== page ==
Funeral Etiquette

Like everything in society, funeral etiquette and what is expected of you has evolved over time. As always common sense and  discretion is the best guide to proper funeral etiquette. Here are a few dos and don’ts of funeral etiquette.


  • Express your condolences – It’s not easy to come up with the words to offer sympathy to someone who has just lost a loved one. You don’t need to be a poet, simply saying something like “I am sorry for your loss, my thoughts and prayers are with you and your family” is enough. If you can’t be at a funeral service in person, sending a card or leaving a message on a memorial website is a perfect way to express your sympathy.
  • Dress appropriately – Gone are the days of dressing up in all black for a funeral, but jeans and a t-shirt aren't always acceptable either. You should still dress appropriately for a social gathering. 
  • Sign the register book – The family will keep the register book as a memento and will appreciate knowing who attended.
  • Give a gift – If desired, suitable gifts include; flowers, a donation to the charity of the family’s choice, or you can make a commitment of service to the family at a later date. A commitment of service can be something as simple as cooking them dinner or offering to help with  any of the “little” things that may be neglected while a family deals with death.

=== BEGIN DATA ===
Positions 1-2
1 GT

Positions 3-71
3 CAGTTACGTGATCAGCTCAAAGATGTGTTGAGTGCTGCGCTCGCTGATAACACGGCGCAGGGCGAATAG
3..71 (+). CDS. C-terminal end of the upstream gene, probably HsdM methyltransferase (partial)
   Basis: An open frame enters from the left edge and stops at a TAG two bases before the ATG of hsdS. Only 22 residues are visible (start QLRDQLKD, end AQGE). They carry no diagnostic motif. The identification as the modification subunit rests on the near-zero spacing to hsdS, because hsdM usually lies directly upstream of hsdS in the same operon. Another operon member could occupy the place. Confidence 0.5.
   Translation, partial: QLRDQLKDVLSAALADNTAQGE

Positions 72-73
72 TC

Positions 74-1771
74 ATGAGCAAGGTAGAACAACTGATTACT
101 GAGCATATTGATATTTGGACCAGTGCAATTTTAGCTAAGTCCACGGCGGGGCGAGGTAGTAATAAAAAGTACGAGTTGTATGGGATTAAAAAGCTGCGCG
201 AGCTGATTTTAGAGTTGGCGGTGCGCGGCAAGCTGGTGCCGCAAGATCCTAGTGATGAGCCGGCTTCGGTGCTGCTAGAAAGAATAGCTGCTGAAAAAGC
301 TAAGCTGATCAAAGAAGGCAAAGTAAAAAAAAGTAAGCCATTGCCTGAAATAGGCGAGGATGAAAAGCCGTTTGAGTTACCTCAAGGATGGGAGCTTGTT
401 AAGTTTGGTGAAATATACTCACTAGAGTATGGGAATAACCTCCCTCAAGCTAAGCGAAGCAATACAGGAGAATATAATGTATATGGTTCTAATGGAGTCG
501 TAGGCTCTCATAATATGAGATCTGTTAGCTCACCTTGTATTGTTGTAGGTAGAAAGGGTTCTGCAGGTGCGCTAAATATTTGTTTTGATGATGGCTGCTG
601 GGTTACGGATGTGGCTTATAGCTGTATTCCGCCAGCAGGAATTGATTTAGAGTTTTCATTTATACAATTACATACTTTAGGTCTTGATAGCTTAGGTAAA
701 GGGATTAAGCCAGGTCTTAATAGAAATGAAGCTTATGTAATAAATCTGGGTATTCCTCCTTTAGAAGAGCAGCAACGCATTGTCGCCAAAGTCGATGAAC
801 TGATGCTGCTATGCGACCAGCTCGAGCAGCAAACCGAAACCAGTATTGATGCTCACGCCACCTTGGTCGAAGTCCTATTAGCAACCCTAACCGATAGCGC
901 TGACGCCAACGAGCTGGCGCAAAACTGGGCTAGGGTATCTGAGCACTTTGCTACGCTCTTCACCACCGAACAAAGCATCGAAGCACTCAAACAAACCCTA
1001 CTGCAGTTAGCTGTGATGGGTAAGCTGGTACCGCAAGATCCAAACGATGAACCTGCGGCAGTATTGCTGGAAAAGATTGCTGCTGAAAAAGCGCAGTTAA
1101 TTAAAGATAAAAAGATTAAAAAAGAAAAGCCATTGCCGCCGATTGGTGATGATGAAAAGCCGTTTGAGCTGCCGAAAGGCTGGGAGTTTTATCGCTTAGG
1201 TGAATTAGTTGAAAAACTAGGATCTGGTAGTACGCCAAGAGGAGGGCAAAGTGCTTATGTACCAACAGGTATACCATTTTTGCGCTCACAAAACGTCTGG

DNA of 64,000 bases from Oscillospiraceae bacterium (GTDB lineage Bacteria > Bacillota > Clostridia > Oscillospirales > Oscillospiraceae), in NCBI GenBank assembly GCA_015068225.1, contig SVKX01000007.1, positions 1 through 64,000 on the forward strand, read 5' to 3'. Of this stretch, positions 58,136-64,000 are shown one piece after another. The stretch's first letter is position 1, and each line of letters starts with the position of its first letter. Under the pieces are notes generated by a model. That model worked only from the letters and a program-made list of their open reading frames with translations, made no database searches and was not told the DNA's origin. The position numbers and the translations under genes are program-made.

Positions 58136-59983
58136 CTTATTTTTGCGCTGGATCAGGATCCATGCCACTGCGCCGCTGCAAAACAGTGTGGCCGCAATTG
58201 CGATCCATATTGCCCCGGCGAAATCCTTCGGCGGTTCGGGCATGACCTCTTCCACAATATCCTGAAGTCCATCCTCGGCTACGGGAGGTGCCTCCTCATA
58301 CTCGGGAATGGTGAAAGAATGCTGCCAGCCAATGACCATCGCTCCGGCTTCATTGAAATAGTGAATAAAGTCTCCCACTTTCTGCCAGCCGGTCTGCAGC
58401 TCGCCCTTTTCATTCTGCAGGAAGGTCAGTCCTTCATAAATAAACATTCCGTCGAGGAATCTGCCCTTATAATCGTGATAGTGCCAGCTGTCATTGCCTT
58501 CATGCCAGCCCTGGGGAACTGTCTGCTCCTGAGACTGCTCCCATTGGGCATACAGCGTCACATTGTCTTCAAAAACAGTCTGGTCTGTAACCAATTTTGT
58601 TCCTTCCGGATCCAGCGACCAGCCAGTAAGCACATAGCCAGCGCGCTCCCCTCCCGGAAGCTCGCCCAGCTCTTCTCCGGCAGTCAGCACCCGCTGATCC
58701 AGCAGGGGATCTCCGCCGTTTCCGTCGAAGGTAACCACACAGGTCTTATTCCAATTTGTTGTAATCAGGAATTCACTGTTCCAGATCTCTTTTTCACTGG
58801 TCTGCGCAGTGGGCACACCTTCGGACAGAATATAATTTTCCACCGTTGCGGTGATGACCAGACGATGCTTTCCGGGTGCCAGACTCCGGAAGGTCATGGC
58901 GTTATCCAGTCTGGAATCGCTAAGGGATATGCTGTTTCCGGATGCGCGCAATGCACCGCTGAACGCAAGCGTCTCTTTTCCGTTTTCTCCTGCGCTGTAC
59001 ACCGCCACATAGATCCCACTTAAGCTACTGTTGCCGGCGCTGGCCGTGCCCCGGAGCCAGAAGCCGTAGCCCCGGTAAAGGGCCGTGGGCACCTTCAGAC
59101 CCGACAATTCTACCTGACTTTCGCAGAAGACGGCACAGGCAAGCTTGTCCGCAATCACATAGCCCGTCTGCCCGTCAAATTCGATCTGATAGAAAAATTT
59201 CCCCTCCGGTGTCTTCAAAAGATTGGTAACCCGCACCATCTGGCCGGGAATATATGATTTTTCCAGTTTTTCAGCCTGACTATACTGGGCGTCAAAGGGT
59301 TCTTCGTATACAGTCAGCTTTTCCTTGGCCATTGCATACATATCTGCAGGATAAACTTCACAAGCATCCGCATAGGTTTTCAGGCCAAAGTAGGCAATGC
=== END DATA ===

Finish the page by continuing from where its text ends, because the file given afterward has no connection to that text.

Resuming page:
• Keep in Touch – You may feel that the family needs their space and time to grieve, but a simple phone call or note after the funeral lets the family know you care. With social networking leaving a quick note is as simple as a click of a mouse. The months following a death is when grieving friends and family need the most support.


  • Bring your cell phone – Your phone ringing will be highly inappropriate and will cause a disturbance, so turn any ringers or notifications off. Even better, leave your phone at home or in your car, a funeral is not the time to be texting or checking your messages.
  • Allow your children to be a distraction – From a very young age children are aware of death, and if the funeral is for someone that was close to them (grandparent, aunt, uncle) they should be given the option to attend. However, if it is not appropriate for your child to be there or if you are concerned that they will be unhappy and create a distraction, make other arrangements for them during this time. Our funeral home, has a family room available which may be used by parents in the event that they prefer to still be here for the service but have a separate place to distract their children if necessary..
  • Be afraid to remember the good times – Funerals are a time of grieving and mourning, but remembering the good times helps with the healing process. Sharing a funny and appropriate story is acceptable, and in some cases exactly what the deceased would have wanted.